That said, I think we've done some things that people weren't expecting with the series. For instance, I think Reality 2.0 definitely pushed beyond people's expectations of where the series could go stylistically. I think last season was a lot of just sort of feeling out what the real boundaries were for a Sam & Max episode - I feel like people took a semi-educated guess at setting them with Culture Shock, and then kept poking at them throughout the hear, hitting a good point with Lincoln Must Die and then getting a bit daring with Reality 2.0. Season Two, from where I'm sitting as an occasionally-involved observer, is about pushing the storytelling you can pull off, both in a single episode, and long-form season-wide plotting. Last year was a string of hypnosis cases which slowly spiraled out from the street and nearby shady businesses to slightly more exotic locales, but Season Two has been about trying to basically see how far you can go, how disparate you can make things from one moment to the next, how much twisting and non-sequitur can you cram into 3 hours before it pops. These, to me, are some of the core questions about how games of this length on this schedule can work, and they're probably important things to figure out before going entirely nuts with the window dressing.

    Of course, sweet window dressing is nice too, and while I know we haven't (yet) done anything as crazy as Reality 2.0 or an Episode Noir or something this year, I think we've definitely been pushing the envelope on visuals in our episodes.

  • Well, if you want test the black and white option. Do not just reduce the saturation. Try a Sin City (movie) approach, where white, black and few colors are used to improve the contrast. I think it may be cool.

  • @ezzetabi said: Well, if you want test the black and white option. Do not just reduce the saturation. Try a Sin City (movie) approach, where white, black and few colors are used to improve the contrast. I think it may be cool.

    Just don't have white blood (that was lame.)

  • I really like what you've been doing this season in terms of twists in the story. It definitely creates much more interesting stories, and ones that you become really invested in. Especially the stinger in 203. Also the 'globe trotting' nature of the adventures are something I'd been hoping for after Season 1, as it makes Sam and Max seem much more important than just guys who wander around their street beating up thugs.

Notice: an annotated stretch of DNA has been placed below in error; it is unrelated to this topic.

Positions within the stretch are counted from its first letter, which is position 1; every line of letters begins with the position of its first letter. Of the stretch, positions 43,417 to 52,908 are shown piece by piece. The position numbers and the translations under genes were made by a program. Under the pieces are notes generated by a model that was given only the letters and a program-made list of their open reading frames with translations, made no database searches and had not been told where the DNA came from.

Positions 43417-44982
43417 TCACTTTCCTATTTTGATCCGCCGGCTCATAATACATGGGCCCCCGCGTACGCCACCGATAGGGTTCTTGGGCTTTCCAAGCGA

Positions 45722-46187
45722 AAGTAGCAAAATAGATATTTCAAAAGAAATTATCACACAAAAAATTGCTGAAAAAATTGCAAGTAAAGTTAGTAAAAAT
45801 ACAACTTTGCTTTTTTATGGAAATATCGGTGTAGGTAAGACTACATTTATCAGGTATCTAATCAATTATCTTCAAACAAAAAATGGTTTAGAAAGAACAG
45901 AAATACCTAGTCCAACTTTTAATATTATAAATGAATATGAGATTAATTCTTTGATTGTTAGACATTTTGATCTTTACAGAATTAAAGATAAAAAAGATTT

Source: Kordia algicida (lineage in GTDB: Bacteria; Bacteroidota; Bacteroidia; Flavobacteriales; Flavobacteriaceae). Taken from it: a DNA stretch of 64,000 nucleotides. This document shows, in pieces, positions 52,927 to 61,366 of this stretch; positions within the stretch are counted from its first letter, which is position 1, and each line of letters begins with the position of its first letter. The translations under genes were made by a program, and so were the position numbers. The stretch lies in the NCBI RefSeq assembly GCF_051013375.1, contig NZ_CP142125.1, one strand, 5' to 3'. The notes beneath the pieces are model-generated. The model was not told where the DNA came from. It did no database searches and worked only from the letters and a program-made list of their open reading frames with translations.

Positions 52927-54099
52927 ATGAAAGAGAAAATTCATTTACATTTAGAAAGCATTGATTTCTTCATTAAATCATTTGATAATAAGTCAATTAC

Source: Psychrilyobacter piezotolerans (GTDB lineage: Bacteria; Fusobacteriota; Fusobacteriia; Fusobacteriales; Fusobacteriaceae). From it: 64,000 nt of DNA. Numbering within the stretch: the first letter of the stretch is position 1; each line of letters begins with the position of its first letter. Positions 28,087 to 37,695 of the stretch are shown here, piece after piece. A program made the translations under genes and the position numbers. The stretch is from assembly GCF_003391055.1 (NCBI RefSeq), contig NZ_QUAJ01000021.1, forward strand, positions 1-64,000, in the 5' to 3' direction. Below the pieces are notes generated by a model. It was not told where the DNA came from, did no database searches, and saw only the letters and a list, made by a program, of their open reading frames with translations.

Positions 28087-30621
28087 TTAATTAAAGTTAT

• @Jake said:
    That said, I think we've done some things that people weren't expecting with the series. For instance, I think Reality 2.0 definitely pushed beyond people's expectations of where the series could go stylistically.

    I just want to add that Reality 2.0 was very well received, so the experimental approach definitely paid off.

  • @tobar said: Just don't have white blood (that was lame.)


    Why do you say so?

    According to the Sin City authors the blood is sometime white, sometime red and sometime black because the b/w 'red' is very dark and so often hard to see, moreover the 'always red' option was discarded because some scenes would be too much colorful.

    The blood color argument is actually pretty unimportant since Sam and Max shows almost no blood (Sibyl's one maybe? ;) .)
    I think the Sin City idea probably the only way to make a black and white media without going back 70 years.

  • Black and white can save something quite a lot. I have the game Nosferatu. First person shooter game, kinda bland, but everything is gloomy, can't recall if it's black and white, but it has a dust filter over it which makes it look like an old old movie, spoken text is as far as I recall on cue cards like in the trailer for sam & max. And according to the blurb the levels are randomly put together when you play it. Not that good FPS. Not good graphics, but the effect makes it very playable, just like a bad movie is no good, but a B-movie can come out on the other side of bad.